DukeToday News Story: Students witness a revolution in Cairo


The DukeEngage in Jordan program is organized by SIT Study Abroad in collaboration with DukeEngage and is based in Amman. For their civic engagement work, students are paired individually with organizations focused on educational, environmental, economic, health, refugee, and social issues. There is no language prerequisite, but students are given survival Arabic courses and for those who are learning the language, family homestays provide an ideal setting for practice.


The DukeEngage in Lebanon program is centered around education and public health. Participants will focus on developing and delivering a SAT exam preparation course for Palestinian and Lebanese high school students. There are additional opportunities to develop basic health teaching to seniors, women, and children from Palestinian refugee camps in Beirut. No language prerequisites are required, but experience with or interest in Arabic or French language is an advantage.

Arabic Program Activities

The Arabic program has created extensive series of cultural events that foster civic engagement with the Arabic speaking world and communities beyond Duke.

  • The program organizes language tables meetings on a regular basis, where native speakers are invited on campus.
  • Regular Arabiyat cultural nights are organized by the department, featuring a variety of Middle Eastern music, dance, and food. Read about the Fall 2012 Arabiyat event here.
  • The Duke Arabic program recently launched the Dardasha project to foster relationships between advanced Arabic students and the community of Iraqi refugees in Durham. Read more about the initiative here.
  • In the spring of 2011, elementary Arabic students worked with a Durham based group to create a sisterhood link between the city of Durham and an Iraqi city, called Rutab. Duke Arabic students helped 70 school children at the local Immaculata Catholic School in Durham by translating into Arabic their letters to the children at Houran elementary School in Rutba, Iraq.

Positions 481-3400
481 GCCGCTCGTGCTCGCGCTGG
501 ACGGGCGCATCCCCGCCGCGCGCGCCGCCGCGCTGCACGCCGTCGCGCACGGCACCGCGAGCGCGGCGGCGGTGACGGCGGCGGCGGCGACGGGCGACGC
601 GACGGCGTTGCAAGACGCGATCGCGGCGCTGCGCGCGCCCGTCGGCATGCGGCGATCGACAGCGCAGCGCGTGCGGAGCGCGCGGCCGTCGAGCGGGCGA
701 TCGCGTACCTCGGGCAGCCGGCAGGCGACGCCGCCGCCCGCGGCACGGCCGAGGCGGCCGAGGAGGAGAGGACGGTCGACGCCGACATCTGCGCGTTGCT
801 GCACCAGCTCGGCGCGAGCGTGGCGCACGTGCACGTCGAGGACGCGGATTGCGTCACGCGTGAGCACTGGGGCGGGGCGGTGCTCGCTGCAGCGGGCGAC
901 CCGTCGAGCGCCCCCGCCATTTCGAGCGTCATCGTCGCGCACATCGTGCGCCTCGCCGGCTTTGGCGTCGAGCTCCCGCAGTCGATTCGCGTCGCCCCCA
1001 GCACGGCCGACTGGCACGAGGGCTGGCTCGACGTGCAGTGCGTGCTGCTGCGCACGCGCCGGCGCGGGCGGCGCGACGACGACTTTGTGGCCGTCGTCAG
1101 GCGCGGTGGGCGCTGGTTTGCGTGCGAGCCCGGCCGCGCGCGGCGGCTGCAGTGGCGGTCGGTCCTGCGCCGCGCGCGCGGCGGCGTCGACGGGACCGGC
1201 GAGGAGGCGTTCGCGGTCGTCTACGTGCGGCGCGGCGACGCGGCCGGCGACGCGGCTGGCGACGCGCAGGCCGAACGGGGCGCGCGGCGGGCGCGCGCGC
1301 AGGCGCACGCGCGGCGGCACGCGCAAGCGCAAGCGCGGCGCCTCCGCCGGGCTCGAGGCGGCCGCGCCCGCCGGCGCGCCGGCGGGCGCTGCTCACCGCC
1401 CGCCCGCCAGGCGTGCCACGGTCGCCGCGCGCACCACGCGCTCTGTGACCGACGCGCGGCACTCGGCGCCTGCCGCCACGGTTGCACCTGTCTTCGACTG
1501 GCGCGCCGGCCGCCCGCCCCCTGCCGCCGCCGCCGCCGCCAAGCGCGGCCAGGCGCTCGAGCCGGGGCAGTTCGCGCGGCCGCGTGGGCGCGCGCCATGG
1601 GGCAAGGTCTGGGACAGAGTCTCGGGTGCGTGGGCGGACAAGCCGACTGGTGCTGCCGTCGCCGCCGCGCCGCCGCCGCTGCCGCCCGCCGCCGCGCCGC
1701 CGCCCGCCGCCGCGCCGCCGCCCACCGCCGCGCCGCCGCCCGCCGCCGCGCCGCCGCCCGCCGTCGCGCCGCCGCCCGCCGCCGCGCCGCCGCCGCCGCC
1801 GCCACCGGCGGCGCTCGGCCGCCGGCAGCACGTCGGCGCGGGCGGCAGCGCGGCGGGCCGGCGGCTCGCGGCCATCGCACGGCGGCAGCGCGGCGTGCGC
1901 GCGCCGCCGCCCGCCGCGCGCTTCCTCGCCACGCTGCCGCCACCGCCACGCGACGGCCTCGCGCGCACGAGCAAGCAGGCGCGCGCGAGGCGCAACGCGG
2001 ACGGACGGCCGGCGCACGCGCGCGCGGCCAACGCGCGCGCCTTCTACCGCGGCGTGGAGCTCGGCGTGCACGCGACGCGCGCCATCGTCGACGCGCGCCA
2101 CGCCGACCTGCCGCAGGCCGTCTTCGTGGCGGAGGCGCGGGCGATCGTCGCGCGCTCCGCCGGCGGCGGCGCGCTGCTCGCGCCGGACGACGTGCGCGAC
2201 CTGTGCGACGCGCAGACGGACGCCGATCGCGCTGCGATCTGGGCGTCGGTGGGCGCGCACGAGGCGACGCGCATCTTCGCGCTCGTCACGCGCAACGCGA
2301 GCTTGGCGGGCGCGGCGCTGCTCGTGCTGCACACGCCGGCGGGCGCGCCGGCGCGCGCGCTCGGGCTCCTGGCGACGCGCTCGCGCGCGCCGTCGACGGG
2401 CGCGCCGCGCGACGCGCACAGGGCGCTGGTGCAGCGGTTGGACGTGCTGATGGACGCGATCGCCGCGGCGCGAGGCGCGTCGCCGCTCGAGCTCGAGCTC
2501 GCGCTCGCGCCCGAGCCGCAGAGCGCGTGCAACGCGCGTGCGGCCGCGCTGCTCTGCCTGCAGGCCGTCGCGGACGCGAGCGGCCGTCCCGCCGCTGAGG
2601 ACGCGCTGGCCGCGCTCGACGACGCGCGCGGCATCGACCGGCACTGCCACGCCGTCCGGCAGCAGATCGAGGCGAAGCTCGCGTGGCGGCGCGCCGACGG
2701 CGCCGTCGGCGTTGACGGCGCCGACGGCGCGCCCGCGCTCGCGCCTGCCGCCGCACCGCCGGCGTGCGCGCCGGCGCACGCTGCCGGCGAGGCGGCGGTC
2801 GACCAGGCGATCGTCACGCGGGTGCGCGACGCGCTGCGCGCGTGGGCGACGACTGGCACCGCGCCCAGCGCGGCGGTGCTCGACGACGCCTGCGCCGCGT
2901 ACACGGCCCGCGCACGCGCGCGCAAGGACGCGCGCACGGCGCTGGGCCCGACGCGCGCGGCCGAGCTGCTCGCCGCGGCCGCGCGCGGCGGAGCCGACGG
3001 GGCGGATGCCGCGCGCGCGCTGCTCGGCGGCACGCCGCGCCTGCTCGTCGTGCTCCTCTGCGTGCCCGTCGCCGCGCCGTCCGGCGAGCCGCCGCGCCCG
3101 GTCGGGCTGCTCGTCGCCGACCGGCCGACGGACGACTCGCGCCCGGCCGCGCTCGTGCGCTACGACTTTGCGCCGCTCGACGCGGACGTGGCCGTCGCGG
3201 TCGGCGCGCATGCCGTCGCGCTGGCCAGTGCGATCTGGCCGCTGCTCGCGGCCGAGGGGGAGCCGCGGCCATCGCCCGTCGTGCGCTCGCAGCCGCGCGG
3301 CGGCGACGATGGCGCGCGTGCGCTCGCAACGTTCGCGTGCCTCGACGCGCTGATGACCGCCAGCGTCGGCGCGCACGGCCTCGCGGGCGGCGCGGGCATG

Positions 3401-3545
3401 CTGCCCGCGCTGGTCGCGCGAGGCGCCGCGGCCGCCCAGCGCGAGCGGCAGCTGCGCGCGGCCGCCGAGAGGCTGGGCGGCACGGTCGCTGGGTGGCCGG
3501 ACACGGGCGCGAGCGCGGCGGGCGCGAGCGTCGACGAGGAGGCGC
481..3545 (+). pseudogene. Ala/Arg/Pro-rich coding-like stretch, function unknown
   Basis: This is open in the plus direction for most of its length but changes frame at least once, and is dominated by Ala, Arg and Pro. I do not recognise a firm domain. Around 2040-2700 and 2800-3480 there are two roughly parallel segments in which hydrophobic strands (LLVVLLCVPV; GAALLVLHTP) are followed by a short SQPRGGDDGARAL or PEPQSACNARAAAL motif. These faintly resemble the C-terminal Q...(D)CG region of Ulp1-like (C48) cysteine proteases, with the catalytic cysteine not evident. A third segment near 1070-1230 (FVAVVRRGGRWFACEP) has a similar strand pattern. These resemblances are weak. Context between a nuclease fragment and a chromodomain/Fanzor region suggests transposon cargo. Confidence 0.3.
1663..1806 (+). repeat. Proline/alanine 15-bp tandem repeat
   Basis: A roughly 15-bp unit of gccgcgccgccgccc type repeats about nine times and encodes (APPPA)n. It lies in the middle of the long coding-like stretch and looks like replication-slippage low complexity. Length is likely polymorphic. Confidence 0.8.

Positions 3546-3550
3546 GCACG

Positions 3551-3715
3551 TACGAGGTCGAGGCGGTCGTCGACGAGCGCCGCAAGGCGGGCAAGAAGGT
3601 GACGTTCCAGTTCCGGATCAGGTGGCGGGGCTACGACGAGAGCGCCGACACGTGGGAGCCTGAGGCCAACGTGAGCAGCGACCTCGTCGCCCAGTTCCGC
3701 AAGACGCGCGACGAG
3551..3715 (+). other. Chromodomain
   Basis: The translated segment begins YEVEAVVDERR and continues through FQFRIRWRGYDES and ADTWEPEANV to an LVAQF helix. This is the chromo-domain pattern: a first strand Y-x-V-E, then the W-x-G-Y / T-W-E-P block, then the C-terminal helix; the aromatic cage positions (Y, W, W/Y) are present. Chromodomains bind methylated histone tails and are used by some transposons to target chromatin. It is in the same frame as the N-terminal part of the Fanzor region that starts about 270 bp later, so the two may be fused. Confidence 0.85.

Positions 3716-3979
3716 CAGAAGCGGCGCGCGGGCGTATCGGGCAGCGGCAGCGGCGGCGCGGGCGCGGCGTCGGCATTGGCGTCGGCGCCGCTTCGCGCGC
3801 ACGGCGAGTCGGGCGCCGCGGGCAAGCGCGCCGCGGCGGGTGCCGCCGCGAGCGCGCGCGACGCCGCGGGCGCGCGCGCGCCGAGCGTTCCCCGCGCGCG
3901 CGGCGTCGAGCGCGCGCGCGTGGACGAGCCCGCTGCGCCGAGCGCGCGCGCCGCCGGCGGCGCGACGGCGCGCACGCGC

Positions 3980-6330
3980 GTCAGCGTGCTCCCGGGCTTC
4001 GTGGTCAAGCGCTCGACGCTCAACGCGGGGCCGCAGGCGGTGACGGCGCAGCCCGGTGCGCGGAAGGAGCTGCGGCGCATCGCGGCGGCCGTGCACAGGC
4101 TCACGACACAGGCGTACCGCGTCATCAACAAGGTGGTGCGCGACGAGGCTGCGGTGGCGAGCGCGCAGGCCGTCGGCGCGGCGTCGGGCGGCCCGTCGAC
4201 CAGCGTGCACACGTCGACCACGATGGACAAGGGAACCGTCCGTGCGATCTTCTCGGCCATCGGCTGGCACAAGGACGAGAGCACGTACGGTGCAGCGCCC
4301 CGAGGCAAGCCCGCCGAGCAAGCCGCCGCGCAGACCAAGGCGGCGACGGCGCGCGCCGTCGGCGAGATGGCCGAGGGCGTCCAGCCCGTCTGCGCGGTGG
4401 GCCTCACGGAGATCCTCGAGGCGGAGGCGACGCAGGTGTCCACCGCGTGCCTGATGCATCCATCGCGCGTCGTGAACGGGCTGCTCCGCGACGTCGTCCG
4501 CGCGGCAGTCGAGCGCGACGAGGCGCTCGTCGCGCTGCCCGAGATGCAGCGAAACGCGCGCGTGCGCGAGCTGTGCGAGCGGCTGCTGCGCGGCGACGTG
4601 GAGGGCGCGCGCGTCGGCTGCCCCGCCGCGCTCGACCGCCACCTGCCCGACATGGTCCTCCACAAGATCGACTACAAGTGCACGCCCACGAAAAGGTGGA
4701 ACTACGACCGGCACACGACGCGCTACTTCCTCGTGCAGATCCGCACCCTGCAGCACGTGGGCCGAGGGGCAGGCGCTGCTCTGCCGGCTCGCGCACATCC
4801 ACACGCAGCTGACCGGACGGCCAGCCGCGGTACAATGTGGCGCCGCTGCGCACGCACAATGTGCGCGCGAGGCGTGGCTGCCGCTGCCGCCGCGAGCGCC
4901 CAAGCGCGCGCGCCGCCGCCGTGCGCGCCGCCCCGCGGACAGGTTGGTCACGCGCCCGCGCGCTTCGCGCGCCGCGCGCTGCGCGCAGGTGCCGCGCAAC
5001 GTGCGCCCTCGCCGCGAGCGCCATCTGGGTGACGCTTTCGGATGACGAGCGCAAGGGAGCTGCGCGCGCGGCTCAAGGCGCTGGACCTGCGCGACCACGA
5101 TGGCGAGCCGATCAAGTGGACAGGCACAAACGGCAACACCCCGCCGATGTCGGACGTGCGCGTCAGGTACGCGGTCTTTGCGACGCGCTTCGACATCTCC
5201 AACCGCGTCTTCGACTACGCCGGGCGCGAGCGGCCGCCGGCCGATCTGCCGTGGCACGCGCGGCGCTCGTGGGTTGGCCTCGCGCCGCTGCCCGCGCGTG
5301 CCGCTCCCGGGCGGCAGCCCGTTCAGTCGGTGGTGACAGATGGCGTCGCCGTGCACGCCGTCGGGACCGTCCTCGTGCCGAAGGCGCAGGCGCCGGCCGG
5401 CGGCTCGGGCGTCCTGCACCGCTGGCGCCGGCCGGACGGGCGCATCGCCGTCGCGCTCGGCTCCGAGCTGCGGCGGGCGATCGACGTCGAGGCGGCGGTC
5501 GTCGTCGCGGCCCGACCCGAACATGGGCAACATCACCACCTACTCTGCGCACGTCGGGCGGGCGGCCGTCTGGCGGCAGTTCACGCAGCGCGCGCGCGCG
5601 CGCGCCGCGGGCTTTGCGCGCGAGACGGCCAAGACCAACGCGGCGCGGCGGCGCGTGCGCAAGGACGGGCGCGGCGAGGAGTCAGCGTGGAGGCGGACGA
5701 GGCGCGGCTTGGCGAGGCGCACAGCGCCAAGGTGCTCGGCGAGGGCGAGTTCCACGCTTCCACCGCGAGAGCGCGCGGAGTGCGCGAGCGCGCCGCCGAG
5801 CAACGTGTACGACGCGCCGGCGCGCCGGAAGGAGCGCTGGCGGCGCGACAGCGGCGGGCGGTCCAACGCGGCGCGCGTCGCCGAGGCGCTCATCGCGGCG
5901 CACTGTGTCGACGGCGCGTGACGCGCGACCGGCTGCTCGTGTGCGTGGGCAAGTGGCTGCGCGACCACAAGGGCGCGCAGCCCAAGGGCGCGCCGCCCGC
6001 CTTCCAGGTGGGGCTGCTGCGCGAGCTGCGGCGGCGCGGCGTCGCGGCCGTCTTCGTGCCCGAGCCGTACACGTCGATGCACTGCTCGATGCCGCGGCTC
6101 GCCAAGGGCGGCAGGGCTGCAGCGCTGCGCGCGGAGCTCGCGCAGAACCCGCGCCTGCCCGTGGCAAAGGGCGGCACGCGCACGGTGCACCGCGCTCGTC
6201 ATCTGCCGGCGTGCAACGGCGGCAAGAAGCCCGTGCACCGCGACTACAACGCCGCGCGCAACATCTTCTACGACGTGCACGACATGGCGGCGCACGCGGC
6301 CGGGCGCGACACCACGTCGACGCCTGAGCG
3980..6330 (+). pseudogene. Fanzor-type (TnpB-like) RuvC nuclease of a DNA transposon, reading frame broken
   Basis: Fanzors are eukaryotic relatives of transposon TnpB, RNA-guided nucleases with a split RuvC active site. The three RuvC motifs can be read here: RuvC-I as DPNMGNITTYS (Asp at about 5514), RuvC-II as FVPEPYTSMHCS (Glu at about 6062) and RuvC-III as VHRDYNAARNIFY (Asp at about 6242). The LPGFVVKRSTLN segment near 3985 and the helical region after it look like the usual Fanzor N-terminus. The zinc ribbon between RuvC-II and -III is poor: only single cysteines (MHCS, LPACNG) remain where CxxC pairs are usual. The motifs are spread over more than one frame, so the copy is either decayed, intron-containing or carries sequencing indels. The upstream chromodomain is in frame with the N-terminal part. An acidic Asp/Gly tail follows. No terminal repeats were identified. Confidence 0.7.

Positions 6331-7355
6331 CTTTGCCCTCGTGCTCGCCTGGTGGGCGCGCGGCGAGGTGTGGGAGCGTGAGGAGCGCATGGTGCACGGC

Learning Arabic Through Music

In this ISLAMiCommentary article, Marianna Jordan writes about the "Arabic Dialect through Song" class.


The Dardasha Initiative

Arabic course students are involved in service-learning and community-based language learning

Arabic Program Faculty

Arabic Language Program Coordinator

Mbaye B. Lo

Arabic Program Faculty

  • Amal Boumaaza, Part-time Instructor
  • miriam cooke, Professor
  • Maha Houssami, Arabic Lecturer
  • Abdul S. Jawad, Visiting Professor of Arabic Literature, Journalism and Culture and English
  • Cheickna Yattabare, Fulbright Instructor
  • Mbaye B. Lo, Associate Professor of the Practice and 2008-2009 Recipient of the Alumni Distinguished Undergraduate Teaching Award
  • Ellen A. McLarney, Andrew W. Mellon Associate Professor of Arabic Literature and Culture

Arabic Student Projects

Video Created by AMES Students

The first four videos are from students' class projects on a variety of socio-cultural issues:

Below is a project created by elementary Arabic students:

The following video was a student project for Arabic/Hebrew Night:

Duke Students in a tribute to the Egyptian revolution:

Video of a play (Maha Love Story) created by elementary students:

A music show by elementary students: